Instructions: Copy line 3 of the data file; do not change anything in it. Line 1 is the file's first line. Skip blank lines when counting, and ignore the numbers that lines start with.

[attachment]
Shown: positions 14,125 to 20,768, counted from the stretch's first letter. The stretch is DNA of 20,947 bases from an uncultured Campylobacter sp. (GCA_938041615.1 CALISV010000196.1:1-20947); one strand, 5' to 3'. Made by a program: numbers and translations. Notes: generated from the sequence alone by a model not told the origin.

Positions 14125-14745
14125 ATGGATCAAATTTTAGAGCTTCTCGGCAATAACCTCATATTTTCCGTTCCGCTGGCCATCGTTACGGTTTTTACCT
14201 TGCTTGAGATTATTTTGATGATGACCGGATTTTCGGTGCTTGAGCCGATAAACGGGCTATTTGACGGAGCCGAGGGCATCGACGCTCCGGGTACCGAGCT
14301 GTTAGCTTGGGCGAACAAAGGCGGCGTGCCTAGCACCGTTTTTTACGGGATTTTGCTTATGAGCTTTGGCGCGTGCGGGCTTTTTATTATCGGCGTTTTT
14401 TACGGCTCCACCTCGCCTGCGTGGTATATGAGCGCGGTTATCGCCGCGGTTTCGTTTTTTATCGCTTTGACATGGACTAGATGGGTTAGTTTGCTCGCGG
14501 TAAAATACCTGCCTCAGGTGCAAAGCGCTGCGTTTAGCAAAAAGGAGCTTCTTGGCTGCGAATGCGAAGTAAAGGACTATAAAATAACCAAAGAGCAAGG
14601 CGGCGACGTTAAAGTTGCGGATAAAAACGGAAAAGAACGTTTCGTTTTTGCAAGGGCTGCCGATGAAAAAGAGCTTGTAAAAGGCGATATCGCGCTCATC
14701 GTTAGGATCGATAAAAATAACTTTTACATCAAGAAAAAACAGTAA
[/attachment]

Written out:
14125 ATGGATCAAATTTTAGAGCTTCTCGGCAATAACCTCATATTTTCCGTTCCGCTGGCCATCGTTACGGTTTTTACCT